US9129040B2 - Recognizing operational options for stream operators at compile-time - Google Patents

Recognizing operational options for stream operators at compile-time Download PDF

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US9129040B2
US9129040B2 US14291531 US201414291531A US9129040B2 US 9129040 B2 US9129040 B2 US 9129040B2 US 14291531 US14291531 US 14291531 US 201414291531 A US201414291531 A US 201414291531A US 9129040 B2 US9129040 B2 US 9129040B2
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stream
processing
operator
application
operators
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US20150161289A1 (en )
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Michael J. Branson
John M. Santosuosso
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International Business Machines Corp
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    • GPHYSICS
    • G06COMPUTING; CALCULATING; COUNTING
    • G06FELECTRIC DIGITAL DATA PROCESSING
    • G06F17/00Digital computing or data processing equipment or methods, specially adapted for specific functions
    • G06F17/30Information retrieval; Database structures therefor ; File system structures therefor
    • G06F17/30943Information retrieval; Database structures therefor ; File system structures therefor details of database functions independent of the retrieved data type
    • G06F17/30946Information retrieval; Database structures therefor ; File system structures therefor details of database functions independent of the retrieved data type indexing structures
    • G06F17/30958Graphs; Linked lists
    • GPHYSICS
    • G06COMPUTING; CALCULATING; COUNTING
    • G06FELECTRIC DIGITAL DATA PROCESSING
    • G06F8/00Arrangements for software engineering
    • G06F8/40Transformation of program code
    • G06F8/41Compilation
    • G06F8/44Encoding
    • G06F8/443Optimisation

Abstract

A source code that includes an operator graph that includes a plurality of processing elements, each processing element having one or more stream operators is received. A metadata tag describing a customization of at least one of the one or more stream operators having a windowing processing operation is parsed from the source code. The source code of the streaming application having the windowing processing operation based on the metadata tag is compiled.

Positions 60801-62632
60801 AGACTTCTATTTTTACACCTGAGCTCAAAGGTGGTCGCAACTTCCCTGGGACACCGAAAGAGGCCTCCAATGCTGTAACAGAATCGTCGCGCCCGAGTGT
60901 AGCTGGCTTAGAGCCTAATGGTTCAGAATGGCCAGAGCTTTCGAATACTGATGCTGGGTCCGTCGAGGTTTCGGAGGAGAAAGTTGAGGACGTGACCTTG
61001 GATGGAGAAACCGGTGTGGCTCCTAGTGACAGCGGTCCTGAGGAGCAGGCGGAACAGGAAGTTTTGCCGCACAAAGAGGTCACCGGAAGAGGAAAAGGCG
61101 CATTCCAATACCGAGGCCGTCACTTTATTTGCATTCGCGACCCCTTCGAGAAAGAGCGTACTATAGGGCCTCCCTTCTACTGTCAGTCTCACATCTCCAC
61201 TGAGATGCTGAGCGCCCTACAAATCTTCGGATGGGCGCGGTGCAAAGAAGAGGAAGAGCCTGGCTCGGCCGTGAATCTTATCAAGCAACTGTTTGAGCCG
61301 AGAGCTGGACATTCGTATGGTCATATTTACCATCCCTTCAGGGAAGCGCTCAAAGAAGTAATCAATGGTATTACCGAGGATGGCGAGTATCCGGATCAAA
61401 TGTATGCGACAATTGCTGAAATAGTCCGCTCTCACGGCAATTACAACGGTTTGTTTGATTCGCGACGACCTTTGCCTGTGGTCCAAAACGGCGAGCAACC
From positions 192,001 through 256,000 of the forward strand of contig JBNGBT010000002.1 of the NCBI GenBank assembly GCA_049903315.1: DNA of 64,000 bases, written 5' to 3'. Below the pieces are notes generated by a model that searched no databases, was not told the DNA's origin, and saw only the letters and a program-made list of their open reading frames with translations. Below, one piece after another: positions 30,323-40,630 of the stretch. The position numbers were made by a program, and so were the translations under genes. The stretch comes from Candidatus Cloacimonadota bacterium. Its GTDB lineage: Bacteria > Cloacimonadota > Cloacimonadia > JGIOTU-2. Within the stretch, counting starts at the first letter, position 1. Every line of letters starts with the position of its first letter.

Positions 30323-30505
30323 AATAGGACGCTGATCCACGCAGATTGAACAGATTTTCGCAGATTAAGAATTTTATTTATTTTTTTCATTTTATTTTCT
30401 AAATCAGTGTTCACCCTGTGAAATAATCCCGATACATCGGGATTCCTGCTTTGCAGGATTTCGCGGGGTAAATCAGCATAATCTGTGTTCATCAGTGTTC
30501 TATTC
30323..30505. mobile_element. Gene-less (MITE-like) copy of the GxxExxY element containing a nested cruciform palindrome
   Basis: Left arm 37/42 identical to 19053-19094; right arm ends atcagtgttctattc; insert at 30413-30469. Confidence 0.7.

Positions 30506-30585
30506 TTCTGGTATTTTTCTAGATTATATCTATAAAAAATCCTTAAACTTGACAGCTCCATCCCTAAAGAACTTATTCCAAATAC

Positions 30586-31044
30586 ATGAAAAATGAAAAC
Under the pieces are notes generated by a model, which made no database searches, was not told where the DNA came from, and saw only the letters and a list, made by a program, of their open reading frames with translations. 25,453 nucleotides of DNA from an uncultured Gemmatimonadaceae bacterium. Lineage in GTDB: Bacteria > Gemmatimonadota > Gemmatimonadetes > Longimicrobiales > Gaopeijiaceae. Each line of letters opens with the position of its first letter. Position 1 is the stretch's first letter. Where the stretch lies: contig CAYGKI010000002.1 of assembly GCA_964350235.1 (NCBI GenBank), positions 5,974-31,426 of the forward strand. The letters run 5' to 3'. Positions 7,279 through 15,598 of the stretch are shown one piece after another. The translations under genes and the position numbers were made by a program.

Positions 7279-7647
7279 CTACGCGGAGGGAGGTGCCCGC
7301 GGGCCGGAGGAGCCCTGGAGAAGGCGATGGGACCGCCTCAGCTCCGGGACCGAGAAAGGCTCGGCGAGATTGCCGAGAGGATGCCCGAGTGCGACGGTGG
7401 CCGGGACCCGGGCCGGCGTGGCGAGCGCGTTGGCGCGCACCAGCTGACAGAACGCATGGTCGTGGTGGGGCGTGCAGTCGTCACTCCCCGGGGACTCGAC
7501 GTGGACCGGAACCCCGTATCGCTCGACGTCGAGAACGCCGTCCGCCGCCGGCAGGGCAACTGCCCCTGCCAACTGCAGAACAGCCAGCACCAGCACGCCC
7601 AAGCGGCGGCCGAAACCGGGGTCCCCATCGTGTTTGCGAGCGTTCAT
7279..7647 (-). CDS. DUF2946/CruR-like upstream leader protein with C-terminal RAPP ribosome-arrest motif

Description

BACKGROUND

This disclosure generally relates to stream computing, and in particular, to computing applications that receive streaming data and process the data as it is received.

Database systems are typically configured to separate the process of storing data from accessing, manipulating, or using data stored in a database. More specifically, database systems use a model in which data is first stored and indexed in a memory before subsequent querying and analysis. In general, database systems may not be well suited for performing real-time processing and analyzing streaming data. In particular, database systems may be unable to store, index, and analyze large amounts of streaming data efficiently or in real time.

SUMMARY

Disclosed herein are embodiments of a method of initializing a streaming application for execution on one or more compute nodes. In various embodiments, the method may include receiving a source code that includes an operator graph that includes a plurality of processing elements, each processing element having one or more stream operators. In addition, the method may include parsing, from the source code, a metadata tag describing a customization of at least one of the one or more stream operators having a windowing processing operation. Furthermore, the method may include compiling the source code of the streaming application having the windowing processing operation based on the metadata tag.

Also, disclosed herein are embodiments of a system for initializing a streaming application for execution on one or more compute nodes. In various embodiments, the system may include a compiler configured to receive a source code that includes an operator graph that includes a plurality of processing elements, each processing element having one or more stream operators. In addition, the compiler may also be configured to parse, from the source code, a metadata tag describing a customization of at least one of the one or more stream operators having a windowing processing operation. Furthermore, the compiler may also be configured to compile the source code of the streaming application having the windowing processing operation based on the metadata tag.